6. An invitation to offer is different from an offer : The Latin word “Invitatio ad offerendum” which expresses a desire to bargain, is where the English term “invitation to offer” originates. When offering an invitation to give, the maker does not intend to be obligated after the remark is accepted by the intended recipient. It is an activity that requests an offer from the other side. An offer, on the other hand, specifies the essential elements of the contract with the understanding that no further discussions will be held. Some of the different sorts of invitations to provide include advertisements, product exhibitions, product auctions, tenders, etc. A consumer chose a medicine from a self-service store shelf and brought it to the pay register in Pharmaceutical Society of Great Britain V. Boots Cash Chemists (Southern) Ltd. case. The issue arose as to whether the customer’s behaviour was an acceptance of the offer or an offer itself. According to the courts, it was an offer to purchase, and no deal would be finalised until the buyer’s bid was accepted at the amount stipulated.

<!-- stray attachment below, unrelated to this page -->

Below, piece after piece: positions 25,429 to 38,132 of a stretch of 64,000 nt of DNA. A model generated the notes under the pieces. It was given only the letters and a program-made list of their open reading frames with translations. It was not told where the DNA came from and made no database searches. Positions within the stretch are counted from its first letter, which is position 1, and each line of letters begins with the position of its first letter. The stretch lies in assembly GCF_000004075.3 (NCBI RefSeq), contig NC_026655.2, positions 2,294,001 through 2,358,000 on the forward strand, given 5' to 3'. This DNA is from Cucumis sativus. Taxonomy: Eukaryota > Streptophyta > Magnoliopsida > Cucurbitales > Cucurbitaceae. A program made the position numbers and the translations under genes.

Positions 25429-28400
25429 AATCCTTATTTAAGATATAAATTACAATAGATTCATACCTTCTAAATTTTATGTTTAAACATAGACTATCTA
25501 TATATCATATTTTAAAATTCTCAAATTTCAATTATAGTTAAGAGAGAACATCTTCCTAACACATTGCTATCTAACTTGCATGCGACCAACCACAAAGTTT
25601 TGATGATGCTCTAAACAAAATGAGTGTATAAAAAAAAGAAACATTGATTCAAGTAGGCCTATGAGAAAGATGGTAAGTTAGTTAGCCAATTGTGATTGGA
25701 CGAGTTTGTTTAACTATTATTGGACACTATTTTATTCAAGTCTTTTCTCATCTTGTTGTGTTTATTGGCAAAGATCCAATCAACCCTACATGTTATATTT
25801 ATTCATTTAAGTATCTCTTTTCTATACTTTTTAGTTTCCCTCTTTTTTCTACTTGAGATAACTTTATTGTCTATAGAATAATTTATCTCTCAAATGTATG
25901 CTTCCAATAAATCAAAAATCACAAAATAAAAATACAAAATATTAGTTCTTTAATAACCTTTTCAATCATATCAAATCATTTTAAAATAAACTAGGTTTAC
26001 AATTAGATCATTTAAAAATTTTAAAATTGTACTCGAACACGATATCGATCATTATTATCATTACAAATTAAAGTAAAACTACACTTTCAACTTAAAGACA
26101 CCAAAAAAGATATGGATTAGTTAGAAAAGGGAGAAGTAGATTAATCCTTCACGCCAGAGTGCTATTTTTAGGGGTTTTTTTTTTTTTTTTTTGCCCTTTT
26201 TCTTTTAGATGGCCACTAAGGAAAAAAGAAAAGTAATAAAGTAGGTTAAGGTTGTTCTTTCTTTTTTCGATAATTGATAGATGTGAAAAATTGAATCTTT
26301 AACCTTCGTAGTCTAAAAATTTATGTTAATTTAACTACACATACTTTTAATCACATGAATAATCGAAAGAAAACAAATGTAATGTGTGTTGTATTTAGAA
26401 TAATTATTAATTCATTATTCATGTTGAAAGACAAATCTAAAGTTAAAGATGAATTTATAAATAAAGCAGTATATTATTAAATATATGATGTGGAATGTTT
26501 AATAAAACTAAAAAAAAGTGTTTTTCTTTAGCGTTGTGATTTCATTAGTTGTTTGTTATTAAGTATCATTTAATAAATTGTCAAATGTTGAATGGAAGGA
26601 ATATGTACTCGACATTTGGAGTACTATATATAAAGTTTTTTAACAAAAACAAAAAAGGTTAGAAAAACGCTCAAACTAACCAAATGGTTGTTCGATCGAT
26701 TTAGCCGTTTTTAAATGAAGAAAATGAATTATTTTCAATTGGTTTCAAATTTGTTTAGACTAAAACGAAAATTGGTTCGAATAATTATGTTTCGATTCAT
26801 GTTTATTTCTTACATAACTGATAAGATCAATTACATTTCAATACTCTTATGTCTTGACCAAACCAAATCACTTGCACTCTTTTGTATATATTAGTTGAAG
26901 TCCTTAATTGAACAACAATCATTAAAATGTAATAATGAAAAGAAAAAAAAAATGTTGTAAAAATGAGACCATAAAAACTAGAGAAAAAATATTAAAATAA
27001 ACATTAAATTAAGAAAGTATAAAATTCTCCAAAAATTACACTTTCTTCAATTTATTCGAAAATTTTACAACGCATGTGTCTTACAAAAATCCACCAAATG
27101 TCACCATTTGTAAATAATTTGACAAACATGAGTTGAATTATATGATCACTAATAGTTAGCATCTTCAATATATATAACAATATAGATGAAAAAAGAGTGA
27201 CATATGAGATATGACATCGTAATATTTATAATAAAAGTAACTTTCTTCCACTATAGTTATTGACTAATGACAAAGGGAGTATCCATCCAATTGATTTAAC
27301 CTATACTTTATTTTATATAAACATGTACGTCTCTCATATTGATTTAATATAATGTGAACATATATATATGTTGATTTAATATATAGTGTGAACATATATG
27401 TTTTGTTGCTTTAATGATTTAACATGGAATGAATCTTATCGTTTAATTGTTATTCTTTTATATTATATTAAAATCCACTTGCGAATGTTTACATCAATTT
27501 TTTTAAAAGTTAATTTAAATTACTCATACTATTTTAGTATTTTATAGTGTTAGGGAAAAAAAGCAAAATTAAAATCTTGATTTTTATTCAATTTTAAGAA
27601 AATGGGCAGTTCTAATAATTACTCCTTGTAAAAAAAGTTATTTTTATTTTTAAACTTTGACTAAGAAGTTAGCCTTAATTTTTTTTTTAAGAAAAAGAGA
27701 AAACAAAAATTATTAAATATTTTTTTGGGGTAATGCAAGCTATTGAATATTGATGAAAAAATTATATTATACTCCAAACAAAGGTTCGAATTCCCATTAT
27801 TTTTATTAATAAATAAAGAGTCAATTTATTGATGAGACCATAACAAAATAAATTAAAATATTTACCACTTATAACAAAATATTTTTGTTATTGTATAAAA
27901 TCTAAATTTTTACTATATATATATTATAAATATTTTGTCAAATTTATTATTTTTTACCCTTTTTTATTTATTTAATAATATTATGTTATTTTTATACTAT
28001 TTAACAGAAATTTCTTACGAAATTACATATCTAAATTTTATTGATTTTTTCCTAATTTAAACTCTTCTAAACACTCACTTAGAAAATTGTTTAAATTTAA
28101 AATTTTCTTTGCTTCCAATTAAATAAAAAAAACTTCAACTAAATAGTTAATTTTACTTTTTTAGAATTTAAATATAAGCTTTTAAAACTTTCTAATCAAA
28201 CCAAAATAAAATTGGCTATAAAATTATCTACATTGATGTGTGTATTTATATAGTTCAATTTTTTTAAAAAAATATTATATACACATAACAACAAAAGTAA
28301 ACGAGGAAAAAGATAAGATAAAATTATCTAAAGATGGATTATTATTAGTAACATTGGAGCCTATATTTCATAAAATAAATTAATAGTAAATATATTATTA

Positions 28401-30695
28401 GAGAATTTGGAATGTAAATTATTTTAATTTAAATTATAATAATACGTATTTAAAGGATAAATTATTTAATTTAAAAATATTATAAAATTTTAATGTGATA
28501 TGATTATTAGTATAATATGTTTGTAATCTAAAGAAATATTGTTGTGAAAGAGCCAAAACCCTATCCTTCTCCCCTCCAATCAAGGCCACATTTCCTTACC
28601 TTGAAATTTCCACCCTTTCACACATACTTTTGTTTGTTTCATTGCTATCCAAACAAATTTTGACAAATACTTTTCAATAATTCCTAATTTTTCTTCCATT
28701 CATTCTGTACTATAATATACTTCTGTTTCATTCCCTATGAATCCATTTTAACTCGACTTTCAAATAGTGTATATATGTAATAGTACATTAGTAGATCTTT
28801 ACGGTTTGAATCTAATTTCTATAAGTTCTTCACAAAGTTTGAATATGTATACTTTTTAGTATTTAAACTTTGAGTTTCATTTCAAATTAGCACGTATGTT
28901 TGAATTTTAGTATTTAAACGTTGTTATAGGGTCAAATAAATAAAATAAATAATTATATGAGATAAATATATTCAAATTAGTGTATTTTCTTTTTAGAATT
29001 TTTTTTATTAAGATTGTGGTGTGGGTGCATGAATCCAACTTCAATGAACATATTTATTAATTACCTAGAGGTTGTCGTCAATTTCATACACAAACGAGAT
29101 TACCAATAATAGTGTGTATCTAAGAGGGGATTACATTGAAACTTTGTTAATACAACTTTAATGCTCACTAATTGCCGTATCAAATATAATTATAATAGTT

7. Offer must be made known : A crucial component of an offer’s validity is that it must be made known. The communication of a proposal is complete, in accordance with Section 4 of the Indian Contract Act, when it comes to the knowledge of the person to whom it is made. A person who is the subject of an offer cannot accept it unless they are aware of it. In the case of Lalman Shukla v. Gauri Dutt, the defendant’s nephew ran away, and the defendants ordered his employees in various directions to look for the youngster. When the defendant posted an advertisement offering a prize of Rs. 501 to anybody who discovers the youngster, the plaintiff, one of the defendant’s slaves, was dispatched to Haridwar. The youngster was located by the plaintiff, but he was unaware of the incentive and continued to work for the defendant until he was fired before filing a lawsuit to recover the award. The courts determined that because the plaintiff was unaware of the offer, he was not eligible for the award.